MPs heard from children who were shipped to Russia or occupied Ukraine and forced to renounce their Ukrainian identity

John Ivison

November 07, 2023

National Post


The exposure of Hamas’s atrocities makes Russia’s conduct in Ukraine seem like the lesser of two evils. But testimony at a parliamentary committee on the unlawful transfer of Ukrainian children to Russia was a reminder that it is still evil. MPs heard from children who were forcibly shipped to Russia or occupied Ukraine and induced to renounce their Ukrainian identity and citizenship in favour of becoming Russians. It is a deliberate policy that many legal scholars consider genocidal, and one for which Vladimir Putin and his commissioner for children’s rights, Maria Lvova-Belova, have already been indicted by the International Criminal Court for war crimes.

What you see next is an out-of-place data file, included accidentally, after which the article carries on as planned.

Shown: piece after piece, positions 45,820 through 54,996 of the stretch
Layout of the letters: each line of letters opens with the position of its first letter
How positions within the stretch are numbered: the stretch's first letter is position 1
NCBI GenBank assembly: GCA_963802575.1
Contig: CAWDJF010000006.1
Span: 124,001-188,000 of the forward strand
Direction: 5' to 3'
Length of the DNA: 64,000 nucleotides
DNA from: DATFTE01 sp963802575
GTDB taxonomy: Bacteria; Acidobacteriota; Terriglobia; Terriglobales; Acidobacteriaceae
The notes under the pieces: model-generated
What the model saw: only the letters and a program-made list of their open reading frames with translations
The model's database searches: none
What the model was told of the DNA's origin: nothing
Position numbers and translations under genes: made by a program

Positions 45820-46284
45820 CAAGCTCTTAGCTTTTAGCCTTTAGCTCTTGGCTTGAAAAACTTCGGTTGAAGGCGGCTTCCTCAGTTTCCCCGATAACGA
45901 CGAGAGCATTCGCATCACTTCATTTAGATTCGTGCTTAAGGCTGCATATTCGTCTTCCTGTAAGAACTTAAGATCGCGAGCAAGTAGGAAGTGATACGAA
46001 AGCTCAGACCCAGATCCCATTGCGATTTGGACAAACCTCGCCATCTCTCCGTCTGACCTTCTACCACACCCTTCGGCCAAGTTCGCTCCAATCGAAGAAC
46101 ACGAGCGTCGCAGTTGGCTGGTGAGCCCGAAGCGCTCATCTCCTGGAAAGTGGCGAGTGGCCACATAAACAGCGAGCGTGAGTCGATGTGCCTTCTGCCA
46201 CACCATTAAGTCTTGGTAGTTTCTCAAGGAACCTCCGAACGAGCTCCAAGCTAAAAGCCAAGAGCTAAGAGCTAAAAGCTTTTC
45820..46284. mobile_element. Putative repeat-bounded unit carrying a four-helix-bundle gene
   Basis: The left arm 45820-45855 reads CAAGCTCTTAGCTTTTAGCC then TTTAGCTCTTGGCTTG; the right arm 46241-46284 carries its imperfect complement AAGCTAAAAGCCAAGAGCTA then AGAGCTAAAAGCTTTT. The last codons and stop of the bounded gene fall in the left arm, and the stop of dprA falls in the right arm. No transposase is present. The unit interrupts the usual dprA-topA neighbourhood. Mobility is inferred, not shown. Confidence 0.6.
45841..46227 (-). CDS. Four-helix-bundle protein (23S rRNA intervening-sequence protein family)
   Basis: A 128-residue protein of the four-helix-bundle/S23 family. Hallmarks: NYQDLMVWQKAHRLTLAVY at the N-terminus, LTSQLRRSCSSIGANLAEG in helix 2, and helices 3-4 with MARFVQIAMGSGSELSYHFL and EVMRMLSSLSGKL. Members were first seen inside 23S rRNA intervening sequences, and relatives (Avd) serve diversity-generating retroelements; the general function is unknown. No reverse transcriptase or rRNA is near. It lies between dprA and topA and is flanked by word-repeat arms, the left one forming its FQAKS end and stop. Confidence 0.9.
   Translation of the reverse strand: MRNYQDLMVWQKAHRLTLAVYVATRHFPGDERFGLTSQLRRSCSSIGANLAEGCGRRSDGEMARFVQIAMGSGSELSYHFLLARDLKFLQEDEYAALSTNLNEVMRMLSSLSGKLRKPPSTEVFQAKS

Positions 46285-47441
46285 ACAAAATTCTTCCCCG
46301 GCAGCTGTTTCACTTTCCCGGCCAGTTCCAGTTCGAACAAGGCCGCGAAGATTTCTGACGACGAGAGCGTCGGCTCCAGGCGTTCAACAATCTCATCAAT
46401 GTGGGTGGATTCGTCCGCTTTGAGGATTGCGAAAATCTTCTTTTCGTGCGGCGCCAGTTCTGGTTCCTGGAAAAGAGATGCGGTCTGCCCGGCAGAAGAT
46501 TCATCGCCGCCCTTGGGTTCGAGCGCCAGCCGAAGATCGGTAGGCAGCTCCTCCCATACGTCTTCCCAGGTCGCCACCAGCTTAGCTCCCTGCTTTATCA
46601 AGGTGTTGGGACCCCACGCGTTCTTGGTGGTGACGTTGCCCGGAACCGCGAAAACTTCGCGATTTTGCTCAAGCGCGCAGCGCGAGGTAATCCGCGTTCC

Parliamentarians on the subcommittee on international human rights heard from representatives of Save the Children and an organization called Save Ukraine, which tries to rescue children forcibly taken from their homes, either placed with Russian foster families or in orphanages. No one knows how many children have been taken, with estimates ranging from 2,000 to 20,000 cases, but it is clear that the four brave kids the MPs heard from are the lucky ones, having been returned to Ukraine, and in some cases reunited with their parents.